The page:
A new vaccine developed by BioNTech and Genentech could prevent the return of the deadliest pancreatic cancer
A new vaccine could prevent the deadliest cancer from returning as early tests suggest it could help prevent the recurrence of pancreatic disease
- Age-defying pancreatic cancer vaccine hailed by experts after trial
- Findings suggest personalized vaccines could prevent return of deadly disease
- A quarter of pancreatic cancer patients survive more than a year because T cells are not active
- 8 participants had cells recognizing the disease and remaining cancer-free 18 months later
Experts have hailed a breakthrough vaccine that could prevent pancreatic cancer from returning.
Early trial results suggest personalized vaccines are preparing the body to prevent the deadly disease from returning.
Only a quarter of patients survive a year or more after diagnosis, and pancreatic cancer often goes undetected because the immune system fails to recognize tumor cells as threats.
But a small subset of patients beat the odds after their tumor was removed. A team led by Dr. Vinod Balachandran, from Memorial Sloan Kettering Cancer Center in New York, found that their tumors contained large numbers of pathogen-killing T cells.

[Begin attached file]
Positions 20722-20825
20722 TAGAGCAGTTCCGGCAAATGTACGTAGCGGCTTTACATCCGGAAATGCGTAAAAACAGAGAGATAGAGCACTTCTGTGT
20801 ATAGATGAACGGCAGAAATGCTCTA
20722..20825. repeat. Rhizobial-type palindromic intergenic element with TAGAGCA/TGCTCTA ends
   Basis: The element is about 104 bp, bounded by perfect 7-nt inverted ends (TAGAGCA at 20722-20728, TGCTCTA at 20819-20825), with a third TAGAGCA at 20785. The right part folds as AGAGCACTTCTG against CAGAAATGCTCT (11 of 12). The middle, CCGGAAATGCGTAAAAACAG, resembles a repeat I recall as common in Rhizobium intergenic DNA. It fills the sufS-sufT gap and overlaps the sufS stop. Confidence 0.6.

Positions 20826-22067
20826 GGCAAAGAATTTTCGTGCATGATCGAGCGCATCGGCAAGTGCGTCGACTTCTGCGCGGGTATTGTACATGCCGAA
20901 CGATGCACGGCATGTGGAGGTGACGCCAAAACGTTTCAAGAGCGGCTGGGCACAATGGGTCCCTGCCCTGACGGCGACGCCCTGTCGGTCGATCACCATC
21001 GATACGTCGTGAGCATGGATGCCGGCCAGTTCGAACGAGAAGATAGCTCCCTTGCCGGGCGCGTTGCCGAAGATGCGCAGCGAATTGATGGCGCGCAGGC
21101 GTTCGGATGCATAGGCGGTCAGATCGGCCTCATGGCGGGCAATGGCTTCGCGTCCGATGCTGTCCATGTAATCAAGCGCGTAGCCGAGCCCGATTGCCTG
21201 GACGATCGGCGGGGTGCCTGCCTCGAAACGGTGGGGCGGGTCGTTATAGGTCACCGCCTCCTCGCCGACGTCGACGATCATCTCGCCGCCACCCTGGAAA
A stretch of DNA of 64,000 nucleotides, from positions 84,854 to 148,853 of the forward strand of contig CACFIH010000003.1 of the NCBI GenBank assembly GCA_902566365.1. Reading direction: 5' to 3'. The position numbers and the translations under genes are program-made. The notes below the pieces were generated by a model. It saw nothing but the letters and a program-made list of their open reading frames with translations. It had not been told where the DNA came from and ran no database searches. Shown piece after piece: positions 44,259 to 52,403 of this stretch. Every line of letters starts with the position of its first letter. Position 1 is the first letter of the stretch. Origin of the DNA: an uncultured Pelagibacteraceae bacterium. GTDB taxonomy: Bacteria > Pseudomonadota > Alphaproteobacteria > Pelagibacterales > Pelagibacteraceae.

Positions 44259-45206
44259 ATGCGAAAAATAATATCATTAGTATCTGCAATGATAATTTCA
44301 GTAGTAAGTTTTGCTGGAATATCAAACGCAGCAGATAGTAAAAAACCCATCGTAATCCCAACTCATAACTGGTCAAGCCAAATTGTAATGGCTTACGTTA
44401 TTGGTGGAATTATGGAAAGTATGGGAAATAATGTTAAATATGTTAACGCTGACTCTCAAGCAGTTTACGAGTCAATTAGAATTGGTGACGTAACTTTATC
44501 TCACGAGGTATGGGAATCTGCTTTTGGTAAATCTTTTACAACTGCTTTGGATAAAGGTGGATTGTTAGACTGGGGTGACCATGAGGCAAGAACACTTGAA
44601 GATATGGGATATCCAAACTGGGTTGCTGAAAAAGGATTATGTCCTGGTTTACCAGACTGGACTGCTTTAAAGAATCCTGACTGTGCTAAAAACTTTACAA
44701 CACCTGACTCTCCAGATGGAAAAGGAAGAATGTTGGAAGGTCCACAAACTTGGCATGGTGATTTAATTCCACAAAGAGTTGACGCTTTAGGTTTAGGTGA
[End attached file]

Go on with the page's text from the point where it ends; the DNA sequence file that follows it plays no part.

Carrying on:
Experts have hailed a breakthrough vaccine that could prevent pancreatic cancer from returning (image of a woman about to be vaccinated)
They designed a trial involving 16 people with pancreatic cancer who received tailored vaccines after undergoing surgery.
The vaccine uses a piece of genetic code from the tumor to teach cells to make a protein that will trigger an immune response.
This allows the body to “recognize” the cancer as a threat and the T cells to destroy it if it comes back. In eight of the participants, the vaccine activated T cells to recognize the disease. They remained cancer-free 18 months later.
Dr. Balachandran told the American Society for Clinical Oncology annual conference in Chicago: “For pancreatic cancer, currently, all therapies are largely ineffective.
“Early results suggest that if you have an immune response, you may have better results.”
Dr Chris MacDonald, head of research at Pancreatic Cancer UK, said a tailor-made vaccine would be a ‘vital new weapon against the deadliest common cancer’ (image from an NHS service in the UK)
Most patients who did not respond to the vaccine saw their cancer come back and some died.
The vaccine was developed with pharmaceutical giant BioNTech, which used similar mRNA technology to create the Covid vaccine, and US company Genentech.
Dr Chris MacDonald, head of research at Pancreatic Cancer UK, said a tailored vaccine would be a “vital new weapon against the deadliest common cancer”.
Around 10,500 people are diagnosed with the disease in the UK each year, of whom 9,600 die.